We’ve lived so long under the spell of hierarchy—from god-kings to feudal lords to party bosses—that only recently have we awakened to see not only that “regular” citizens have the capacity for self-governance, but that without their engagement our huge global crises cannot be addressed. The changes needed for human society simply to survive, let alone thrive, are so profound that the only way we will move toward them is if we ourselves, regular citizens, feel meaningful ownership of solutions through direct engagement. Our problems are too big, interrelated, and pervasive to yield to directives from on high.
—Frances Moore Lappé, excerpt from Time for Progressives to Grow Up

Thursday, December 31, 2015

'Free Basics' Will Take Away More Than Our Right to the Internet

Click here to access article by Vandana Shiva from Common Dreams. (Note: Shiva uses a couple of abbreviations commonly used in India: "SEZ" and "TRAI".)

Mark Zuckerberg, CEO of Facebook, has raised the ire of activists in India to what they see as another corporate attempt to exploit their society for profits.
Facebook’s Free Basics is a repackaged internet.org, or in other words, a system where Facebook decides what parts of the internet are important to users.
These activists have already witnessed the devastation that Monsanto Corporation has caused for farming in India (see numerous articles by Colin Todhunter by entering his name in one of my search boxes), and they don't like his latest profit-making effort to act as a gatekeeper to limit what people see over the internet.

Vandana Shiva has been one of the most vocal critics of this trend of corporate takeover and makeover of Indian society. As a strident critic of Monsanto Corporation and frankenfoods produced by using grains from Monsanto's bio-engineered crops, she writes:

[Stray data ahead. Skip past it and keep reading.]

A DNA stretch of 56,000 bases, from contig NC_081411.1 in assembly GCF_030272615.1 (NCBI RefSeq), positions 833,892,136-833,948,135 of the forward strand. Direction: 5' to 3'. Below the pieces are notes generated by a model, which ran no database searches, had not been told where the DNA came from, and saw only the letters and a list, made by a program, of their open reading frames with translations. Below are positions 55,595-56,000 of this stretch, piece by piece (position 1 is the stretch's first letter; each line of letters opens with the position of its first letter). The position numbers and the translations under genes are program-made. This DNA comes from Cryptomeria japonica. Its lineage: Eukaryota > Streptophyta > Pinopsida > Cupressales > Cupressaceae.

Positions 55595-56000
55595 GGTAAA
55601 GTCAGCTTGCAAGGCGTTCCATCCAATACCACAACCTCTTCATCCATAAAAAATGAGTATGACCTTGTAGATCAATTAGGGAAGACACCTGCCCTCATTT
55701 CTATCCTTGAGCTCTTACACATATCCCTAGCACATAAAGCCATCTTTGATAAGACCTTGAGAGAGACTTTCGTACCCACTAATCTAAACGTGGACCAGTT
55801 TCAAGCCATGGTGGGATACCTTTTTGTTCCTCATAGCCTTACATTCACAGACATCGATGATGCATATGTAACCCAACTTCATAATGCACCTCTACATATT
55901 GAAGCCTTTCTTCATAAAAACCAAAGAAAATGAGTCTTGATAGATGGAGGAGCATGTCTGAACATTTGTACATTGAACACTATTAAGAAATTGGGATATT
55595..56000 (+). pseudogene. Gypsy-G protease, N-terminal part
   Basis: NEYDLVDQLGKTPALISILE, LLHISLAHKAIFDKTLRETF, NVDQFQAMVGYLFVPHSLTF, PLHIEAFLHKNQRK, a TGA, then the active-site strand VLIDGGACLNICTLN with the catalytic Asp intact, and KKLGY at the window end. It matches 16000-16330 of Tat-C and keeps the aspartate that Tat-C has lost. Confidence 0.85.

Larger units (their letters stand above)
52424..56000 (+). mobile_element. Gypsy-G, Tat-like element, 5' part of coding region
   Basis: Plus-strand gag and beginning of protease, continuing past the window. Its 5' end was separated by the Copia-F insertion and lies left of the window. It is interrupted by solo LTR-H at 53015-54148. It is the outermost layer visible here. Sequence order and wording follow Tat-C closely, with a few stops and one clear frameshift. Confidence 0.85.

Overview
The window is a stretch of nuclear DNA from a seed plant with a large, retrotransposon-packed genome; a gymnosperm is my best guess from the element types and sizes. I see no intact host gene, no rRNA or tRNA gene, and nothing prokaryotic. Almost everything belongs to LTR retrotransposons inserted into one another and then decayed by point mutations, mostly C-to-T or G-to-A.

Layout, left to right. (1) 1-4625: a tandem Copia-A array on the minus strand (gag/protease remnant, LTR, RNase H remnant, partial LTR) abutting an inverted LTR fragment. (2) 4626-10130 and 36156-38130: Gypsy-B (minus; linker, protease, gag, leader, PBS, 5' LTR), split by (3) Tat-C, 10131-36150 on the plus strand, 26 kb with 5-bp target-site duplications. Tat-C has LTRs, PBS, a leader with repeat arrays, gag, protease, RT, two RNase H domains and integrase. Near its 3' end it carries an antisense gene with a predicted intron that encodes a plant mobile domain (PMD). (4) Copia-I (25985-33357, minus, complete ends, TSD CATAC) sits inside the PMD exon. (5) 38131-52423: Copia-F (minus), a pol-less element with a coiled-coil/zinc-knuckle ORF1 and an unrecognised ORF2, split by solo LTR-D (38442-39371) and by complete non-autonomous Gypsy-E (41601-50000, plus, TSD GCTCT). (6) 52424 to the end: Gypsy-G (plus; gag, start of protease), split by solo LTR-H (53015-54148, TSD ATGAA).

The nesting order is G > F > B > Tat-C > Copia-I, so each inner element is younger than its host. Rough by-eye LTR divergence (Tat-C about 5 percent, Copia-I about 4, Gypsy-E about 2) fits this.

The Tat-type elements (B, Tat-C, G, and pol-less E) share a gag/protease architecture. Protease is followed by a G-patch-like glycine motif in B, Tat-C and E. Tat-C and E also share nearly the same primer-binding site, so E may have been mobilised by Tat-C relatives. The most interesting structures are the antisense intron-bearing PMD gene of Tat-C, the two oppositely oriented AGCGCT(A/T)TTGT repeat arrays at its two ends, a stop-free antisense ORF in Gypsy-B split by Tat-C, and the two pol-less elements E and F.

The right to the internet is the right to choose what spaces and media we access; to choose spaces that enrich us — not what companies think should be our ‘basics’.

Our right to know what we are eating is as essential our right to information, all information. Our right to an open internet is as essential to our democracy as our right to save, exchange and sell open pollinated farmers’ seeds.

In the ultimate Orwellian doublespeak, “free” for Zuckerberg means “privatised”, a far cry from privacy — a word Zuckerberg does not believe in. And like corporate-written “free” trade agreements, Free Basics is anything but free for citizens. It is an enclosure of the commons, which are ‘commons’ because they guarantee access to the commoner, whether it be seed, water, information or internet. What Monsanto’s IPRs
[Intellectual Property Rights] are to seed, Free Basics is to information.